How much longer will the people of Puerto Rico have to live with failed economic policies? It must be clear by now that the Commonwealth reliance on U.S. corporate tax preferences for U.S. companies locating operations there ran its course many years ago. Low tax rates matter to foreign investors, but it’s time for Puerto Rico to expand its horizons well beyond the United States. Rather, the Island should consider the example of Ireland, which a generation ago was the poorest member of the European Union (EU) – and became one of its most prosperous members by 2006.
In the late 1980s, Irish policy planners recognized that the fastest way to modernize their economy and turbo-charge productivity and growth was large-scale foreign direct investment (FDI). They also knew that with scores of middle-income countries vying for FDI, Ireland needed a comparative advantage. So they offered up Ireland as a low-wage, low-cost platform for multinationals from everywhere but Europe to enter the huge EU market. But they also had to make Ireland the most attractive place in the region for foreign investment. So in addition to the tax breaks that countries offered, the Irish government ramped up its public investments in modern infrastructure, they created 10 "enterprise zones" for foreign investors and equipped each zone with a new institution for advanced training and education, and they rolled out an array of special services and subsidies for foreign multinationals. The program even included helping foreign companies find the best locations and workers to meet their needs and providing relief from selected regulations and taxes for individual companies.
From 1987 to 2006, more than 1,000 multinational companies established new facilities in Ireland, including Microsoft, Dell, and Citicorp. The country’s real GDP grew at an average annual rate of 6.9 percent over that period, unemployment fell from 17 percent to 4 percent, the brain-drain of highly-educated young Irish was reversed, and the government’s debt as a share of GDP declined from 112 percent to 33 percent.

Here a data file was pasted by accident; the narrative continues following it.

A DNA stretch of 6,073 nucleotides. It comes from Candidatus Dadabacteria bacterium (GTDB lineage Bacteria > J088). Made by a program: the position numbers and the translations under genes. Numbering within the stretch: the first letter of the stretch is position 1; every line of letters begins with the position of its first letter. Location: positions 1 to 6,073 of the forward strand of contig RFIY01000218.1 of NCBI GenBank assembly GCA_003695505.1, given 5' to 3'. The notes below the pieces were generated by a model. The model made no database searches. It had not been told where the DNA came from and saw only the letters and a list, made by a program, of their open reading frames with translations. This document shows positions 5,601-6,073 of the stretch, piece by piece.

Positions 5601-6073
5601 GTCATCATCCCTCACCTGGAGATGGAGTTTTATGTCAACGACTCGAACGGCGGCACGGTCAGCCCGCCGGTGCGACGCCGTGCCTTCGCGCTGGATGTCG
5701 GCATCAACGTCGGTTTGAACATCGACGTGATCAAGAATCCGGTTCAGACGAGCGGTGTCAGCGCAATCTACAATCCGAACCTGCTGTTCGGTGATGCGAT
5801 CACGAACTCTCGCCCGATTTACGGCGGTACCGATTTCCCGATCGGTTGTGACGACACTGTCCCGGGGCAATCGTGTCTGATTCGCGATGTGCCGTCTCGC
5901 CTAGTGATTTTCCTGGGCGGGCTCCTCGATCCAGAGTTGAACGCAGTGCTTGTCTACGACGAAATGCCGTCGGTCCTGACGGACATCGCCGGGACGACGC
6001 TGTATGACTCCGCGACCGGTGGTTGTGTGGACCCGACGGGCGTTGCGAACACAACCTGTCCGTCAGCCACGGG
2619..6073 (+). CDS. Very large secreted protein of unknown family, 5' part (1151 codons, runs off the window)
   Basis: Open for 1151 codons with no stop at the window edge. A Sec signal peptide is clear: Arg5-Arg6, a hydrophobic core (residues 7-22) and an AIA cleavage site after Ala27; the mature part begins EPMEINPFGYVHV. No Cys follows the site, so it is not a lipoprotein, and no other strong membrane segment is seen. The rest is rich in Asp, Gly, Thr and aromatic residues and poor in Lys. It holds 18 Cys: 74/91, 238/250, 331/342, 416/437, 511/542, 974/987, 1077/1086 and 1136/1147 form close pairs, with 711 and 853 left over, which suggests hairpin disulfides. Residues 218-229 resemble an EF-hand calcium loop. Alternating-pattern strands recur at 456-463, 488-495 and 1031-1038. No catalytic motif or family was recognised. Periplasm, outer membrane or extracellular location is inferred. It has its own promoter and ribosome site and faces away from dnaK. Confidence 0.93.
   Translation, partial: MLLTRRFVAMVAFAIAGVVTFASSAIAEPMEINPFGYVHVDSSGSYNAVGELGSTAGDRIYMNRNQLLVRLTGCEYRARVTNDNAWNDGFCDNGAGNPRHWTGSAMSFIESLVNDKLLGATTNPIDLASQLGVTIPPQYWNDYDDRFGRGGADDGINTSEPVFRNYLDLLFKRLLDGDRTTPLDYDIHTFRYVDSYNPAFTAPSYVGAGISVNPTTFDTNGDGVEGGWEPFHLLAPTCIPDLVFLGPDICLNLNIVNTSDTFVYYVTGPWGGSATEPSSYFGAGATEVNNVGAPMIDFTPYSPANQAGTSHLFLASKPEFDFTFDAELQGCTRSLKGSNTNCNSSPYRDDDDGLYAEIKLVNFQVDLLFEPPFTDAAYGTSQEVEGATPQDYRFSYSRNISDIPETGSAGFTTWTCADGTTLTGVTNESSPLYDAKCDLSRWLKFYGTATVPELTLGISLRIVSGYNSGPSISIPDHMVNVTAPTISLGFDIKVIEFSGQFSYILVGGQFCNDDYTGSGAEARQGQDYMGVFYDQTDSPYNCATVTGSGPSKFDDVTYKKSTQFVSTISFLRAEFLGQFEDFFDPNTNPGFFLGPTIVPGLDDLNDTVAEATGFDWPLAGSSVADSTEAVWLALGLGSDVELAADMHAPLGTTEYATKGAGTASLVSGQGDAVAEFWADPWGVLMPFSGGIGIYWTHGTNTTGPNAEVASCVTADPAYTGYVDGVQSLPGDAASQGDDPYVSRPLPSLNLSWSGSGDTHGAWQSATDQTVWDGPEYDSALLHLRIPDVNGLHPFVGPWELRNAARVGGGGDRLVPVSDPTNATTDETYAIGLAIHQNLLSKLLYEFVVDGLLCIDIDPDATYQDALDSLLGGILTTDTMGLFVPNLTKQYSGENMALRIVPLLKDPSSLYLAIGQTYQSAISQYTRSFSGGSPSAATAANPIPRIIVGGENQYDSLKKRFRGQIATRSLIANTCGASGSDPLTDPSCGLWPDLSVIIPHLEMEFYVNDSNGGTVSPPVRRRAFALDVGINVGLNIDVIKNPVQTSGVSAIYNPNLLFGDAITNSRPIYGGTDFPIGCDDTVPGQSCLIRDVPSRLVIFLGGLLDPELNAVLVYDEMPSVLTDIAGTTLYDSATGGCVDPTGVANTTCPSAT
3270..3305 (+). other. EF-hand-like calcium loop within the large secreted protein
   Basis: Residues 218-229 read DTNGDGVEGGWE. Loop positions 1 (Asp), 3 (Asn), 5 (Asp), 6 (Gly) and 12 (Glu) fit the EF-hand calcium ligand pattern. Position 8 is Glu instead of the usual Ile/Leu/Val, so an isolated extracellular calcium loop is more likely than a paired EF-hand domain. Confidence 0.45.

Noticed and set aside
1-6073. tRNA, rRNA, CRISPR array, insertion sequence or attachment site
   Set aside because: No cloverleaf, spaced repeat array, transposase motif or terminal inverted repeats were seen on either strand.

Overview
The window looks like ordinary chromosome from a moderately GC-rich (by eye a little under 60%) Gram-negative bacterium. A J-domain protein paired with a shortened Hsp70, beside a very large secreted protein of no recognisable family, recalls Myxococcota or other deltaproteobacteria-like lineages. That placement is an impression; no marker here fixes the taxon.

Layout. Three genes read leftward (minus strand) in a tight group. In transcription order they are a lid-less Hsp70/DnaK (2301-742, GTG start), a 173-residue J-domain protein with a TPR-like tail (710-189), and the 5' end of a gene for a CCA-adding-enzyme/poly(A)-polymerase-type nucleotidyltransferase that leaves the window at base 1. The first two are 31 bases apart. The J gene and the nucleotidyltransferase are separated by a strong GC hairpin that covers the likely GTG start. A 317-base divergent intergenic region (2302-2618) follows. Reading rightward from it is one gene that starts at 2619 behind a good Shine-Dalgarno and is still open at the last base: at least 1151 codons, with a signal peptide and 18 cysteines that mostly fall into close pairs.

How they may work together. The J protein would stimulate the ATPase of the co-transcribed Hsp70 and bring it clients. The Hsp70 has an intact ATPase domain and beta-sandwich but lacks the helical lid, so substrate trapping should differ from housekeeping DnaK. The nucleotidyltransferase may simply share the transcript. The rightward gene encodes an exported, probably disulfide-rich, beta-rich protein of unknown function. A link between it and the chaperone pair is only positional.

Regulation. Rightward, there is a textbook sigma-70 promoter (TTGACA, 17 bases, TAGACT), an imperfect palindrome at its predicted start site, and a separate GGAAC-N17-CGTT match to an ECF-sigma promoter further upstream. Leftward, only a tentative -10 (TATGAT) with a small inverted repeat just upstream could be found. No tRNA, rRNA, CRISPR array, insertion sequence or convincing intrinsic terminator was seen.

Like Ireland and the E.U., Puerto Rico and the mainland United States share a common currency, and virtually everything made in the Commonwealth enters U.S. markets without cumbersome customs and other import regulation. In short, Puerto Rico has a real opportunity to attract large-scale FDI from around the world by offering itself as a low-wage, low-cost platform for multinationals from Latin American, Asia and Europe to sell into the huge American market.
To succeed as Ireland did, Puerto Rico will have to undertake a comparable commitment to undertake difficult spending and tax reform, including targeted increases in public investments in education and infrastructure while still bringing down budget deficits. The Commonwealth government also must repair its tattered image with large foreign investors. To restore their confidence, Puerto Rico must step back from a possible debt default and from proposed changes in its bankruptcy laws to word off technical defaults by its public utilities. In this context, Puerto Rico also can ill-afford widely-publicized controversies that cast doubt on the Government’s commitment to keeps its word, such as current efforts by the Commonwealth Treasurer to negate its legal agreement to provide tax credits for tax over-payments to one of the Island’s major financial institutions, the Doral Financial Corporation.
The alternative is that the future for Puerto Ricans will look much like their present and recent past. After nearly a decade of stagnation and recession, the economy is 13 percent smaller than it was in 2004 – compared to Puerto Rico’s 13 Caribbean neighbors, which have averaged 2 percent annual GDP growth over the same period. That’s unsurprising. Business investment has grown in Puerto Rico at half the rate as elsewhere in the Caribbean. Capital flight has accelerated: foreign financial flows have been negative since 2006; and more recently, FDI flows turned negative as well. Unemployment is double the rate of the U.S. and nearly percent among the young, and the labor participation rate is the lowest in the Western Hemisphere. Moreover, public debt has soared from 66 percent of GNP to 96 percent, and both Moody’s and Standard & Poors rate the Commonwealth’s bonds as junk.
Here’s what ought to be the bottom line: While the per capita income of the Irish people increased from 60 percent of the EU average in 1987 to 136 percent of the average in 2003, per capita income in Puerto Rico today is seven percent less than it was in 2006. The choice – a hard road to long-term prosperity or the easy road to further decline – is Puerto Rico’s.
Dr. Robert Shapiro, former Under Secretary of Commerce for Economic Affairs in the Clinton administration is chairman of Sonecon, LLC, an economic advisory firm in Washington D.C. He is also an advisor to the Doral Financial Corporation and the International Monetary Fund.
Simon Rosenberg is president of NDN, a Washington-based think tank, which works on US-Latin America policy issues.